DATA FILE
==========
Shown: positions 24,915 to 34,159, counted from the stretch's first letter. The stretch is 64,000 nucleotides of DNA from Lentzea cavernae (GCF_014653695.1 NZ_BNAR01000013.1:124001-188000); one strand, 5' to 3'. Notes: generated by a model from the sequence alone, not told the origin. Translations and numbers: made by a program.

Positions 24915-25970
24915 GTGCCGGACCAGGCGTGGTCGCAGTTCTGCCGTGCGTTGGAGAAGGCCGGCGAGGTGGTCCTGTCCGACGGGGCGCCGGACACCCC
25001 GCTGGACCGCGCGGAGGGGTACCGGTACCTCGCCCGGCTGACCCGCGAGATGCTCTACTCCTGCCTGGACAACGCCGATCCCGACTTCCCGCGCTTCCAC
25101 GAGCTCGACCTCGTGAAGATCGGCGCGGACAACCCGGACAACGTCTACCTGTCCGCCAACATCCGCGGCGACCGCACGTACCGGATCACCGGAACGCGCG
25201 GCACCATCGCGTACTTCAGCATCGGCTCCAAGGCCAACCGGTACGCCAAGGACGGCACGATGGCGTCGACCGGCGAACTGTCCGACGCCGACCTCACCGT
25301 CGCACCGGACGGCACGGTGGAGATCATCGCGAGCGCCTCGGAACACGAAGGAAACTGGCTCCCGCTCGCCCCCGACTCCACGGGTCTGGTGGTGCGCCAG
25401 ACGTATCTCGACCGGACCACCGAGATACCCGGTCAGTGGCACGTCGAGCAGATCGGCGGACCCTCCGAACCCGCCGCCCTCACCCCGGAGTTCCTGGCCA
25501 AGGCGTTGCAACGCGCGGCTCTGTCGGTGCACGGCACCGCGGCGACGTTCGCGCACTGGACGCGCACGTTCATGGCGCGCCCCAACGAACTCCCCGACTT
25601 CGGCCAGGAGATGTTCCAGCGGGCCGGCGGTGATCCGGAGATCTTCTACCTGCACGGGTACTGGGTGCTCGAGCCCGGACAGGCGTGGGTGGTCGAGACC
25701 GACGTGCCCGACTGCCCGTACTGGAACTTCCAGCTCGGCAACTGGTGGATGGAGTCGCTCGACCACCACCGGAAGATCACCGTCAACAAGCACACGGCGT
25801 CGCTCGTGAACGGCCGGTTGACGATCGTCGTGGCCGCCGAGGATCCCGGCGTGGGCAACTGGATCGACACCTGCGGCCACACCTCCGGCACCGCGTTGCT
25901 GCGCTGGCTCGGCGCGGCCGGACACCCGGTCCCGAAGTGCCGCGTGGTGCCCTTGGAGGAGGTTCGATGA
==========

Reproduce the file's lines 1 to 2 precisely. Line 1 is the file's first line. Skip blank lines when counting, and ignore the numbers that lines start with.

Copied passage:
Shown: positions 24,915 to 34,159, counted from the stretch's first letter. The stretch is 64,000 nucleotides of DNA from Lentzea cavernae (GCF_014653695.1 NZ_BNAR01000013.1:124001-188000); one strand, 5' to 3'. Notes: generated by a model from the sequence alone, not told the origin. Translations and numbers: made by a program.

Positions 24915-25970